After defendant exited his vehicle, he was detained by Officer Sadler and advised of his rights under Miranda v. Arizona, 384 U.S. 436, 86 S.Ct. 1602, 16 L.Ed.2d 694 (1966). Officer Fulmer moved defendant's vehicle from the roadway. The officers detained defendant at the location of the traffic stop for approximately five to ten minutes to allow the SWAT team time to secure the house. Defendant was driven to the residence by Agent Zordan and Officer Fulmer drove defendant's vehicle to the house. While in defendant's car, Officer Fulmer observed a bag on the front floorboard and touched it with his hand. Defendant had not consented to Officer Fulmer's operation of his vehicle.

         Officer Sadler later testified at the preliminary exam that after returning to the house he again advised defendant of his Miranda rights, requested permission to search his vehicle and that defendant consented to the search. During the search, a bag of marijuana and a handgun were found in defendant's vehicle. As a result of the residence search, police seized marijuana, cocaine, digital scales, Pyrex dishes used to cook crack cocaine, and approximately $10, 000 in cash. Following the search of his residence, defendant was taken to the Metro Narcotics Unit office, was advised of his Miranda rights and made a statement to officers. Defendant was then arrested and charged with possession of marijuana with intent to distribute, possession of cocaine with intent to distribute, and possession of a firearm by a convicted felon.

         Prior to trial, defendant filed numerous motions, including a motion to suppress evidence seeking the exclusion of any statements made to officers and all property seized from his vehicle and residence. Defendant argued in part that he had not given free and voluntary consent to the search of his vehicle, and that all evidence seized as a result of that search should be suppressed. He also moved for a hearing under Franks v. Delaware, 438 U.S. 154, 98 S.Ct. 2674, 57 L.Ed.2d 667 (1978), on the ground that the search warrant affidavit included an intentional false statement. The state opposed the defendant's motions, alleging that he had voluntarily consented to the search of his vehicle after being advised of his Miranda rights and that he failed to show an intentional false statement was made.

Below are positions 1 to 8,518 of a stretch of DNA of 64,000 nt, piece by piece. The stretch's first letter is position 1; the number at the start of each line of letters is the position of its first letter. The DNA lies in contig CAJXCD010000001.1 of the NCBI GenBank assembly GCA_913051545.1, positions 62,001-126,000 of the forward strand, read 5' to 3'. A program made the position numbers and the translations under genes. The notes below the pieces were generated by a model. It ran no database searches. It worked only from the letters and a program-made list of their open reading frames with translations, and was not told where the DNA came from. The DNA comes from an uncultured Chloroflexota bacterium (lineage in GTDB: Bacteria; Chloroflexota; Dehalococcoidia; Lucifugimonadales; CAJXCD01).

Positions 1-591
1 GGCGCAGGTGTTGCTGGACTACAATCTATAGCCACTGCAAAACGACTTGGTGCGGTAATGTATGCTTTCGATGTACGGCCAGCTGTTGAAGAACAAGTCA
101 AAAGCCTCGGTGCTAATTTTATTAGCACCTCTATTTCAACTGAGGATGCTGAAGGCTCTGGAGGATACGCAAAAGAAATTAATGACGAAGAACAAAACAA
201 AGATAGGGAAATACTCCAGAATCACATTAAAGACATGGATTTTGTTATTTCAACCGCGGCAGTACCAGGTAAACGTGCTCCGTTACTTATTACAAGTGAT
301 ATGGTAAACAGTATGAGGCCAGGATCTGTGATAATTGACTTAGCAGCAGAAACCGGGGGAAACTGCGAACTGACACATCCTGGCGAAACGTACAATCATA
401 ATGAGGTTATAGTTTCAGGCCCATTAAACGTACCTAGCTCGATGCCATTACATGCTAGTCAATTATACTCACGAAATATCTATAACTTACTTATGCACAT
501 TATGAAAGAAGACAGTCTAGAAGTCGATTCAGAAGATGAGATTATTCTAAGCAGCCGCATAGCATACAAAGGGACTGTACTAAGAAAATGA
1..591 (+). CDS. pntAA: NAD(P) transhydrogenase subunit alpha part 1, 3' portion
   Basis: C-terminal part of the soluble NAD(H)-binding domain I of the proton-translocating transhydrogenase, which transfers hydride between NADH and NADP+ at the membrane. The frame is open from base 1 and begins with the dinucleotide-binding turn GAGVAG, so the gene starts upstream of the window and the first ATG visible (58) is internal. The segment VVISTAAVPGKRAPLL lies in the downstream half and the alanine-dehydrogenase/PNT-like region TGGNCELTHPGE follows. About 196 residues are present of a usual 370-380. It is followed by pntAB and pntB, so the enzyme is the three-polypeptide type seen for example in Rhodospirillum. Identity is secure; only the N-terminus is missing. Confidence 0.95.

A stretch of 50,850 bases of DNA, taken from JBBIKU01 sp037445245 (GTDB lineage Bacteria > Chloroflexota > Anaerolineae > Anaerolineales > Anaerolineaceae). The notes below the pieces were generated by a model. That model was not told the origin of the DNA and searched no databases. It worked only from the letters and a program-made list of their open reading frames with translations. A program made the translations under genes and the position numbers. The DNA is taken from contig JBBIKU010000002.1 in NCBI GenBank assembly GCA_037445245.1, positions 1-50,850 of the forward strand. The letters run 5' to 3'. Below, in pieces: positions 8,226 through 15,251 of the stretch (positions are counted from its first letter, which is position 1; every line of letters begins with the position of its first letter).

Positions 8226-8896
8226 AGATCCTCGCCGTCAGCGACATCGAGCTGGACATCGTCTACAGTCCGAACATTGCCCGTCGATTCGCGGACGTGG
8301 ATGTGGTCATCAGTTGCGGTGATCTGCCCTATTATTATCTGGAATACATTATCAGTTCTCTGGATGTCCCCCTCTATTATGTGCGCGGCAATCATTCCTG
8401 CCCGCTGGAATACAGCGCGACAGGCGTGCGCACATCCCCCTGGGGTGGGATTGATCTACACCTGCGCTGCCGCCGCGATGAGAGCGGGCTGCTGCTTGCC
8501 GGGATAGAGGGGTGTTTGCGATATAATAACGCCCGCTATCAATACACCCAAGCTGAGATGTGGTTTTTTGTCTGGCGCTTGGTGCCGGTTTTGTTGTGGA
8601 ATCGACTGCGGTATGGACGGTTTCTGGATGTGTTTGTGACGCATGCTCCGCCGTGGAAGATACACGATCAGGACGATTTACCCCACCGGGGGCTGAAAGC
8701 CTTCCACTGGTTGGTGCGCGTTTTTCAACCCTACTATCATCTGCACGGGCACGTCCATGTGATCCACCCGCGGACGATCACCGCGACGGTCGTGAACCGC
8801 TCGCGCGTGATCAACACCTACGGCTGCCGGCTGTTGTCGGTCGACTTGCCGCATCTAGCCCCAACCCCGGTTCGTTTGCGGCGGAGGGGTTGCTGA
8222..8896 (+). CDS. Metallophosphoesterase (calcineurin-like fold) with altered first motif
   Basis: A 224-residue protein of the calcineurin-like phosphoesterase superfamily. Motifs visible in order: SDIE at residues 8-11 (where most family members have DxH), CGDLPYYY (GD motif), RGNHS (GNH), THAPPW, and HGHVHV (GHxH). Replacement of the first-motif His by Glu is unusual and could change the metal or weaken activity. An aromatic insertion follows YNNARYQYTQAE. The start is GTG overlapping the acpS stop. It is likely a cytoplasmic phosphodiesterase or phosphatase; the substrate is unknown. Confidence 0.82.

At the hearing on the motion to suppress, defense counsel argued that at the time defendant's vehicle was stopped, he was improperly detained by officers and his vehicle was not mentioned in the search warrant. The defense stated that at the time of the alleged consent to the vehicle search there were approximately 19 to 28 armed officers present. Defendant testified that while he was being detained, he merely told the officers that they had already been in his vehicle when he was asked for permission to conduct a search.

         Officer Sadler testified that at the house, he advised defendant of his Miranda rights and requested permission to search his vehicle. Sadler stated that defendant was nonchalant and commented that it did not matter what he said because the officers would get a warrant and search the vehicle anyway. Another state witness, Agent Cowan, testified that he witnessed Officer Sadler advise defendant of his rights, heard Officer Sadler request permission to search the vehicle, and heard defendant's consent to the search. Agent Zordan testified that he did not recall Officer Sadler's recitation of rights, but that he heard Officer ...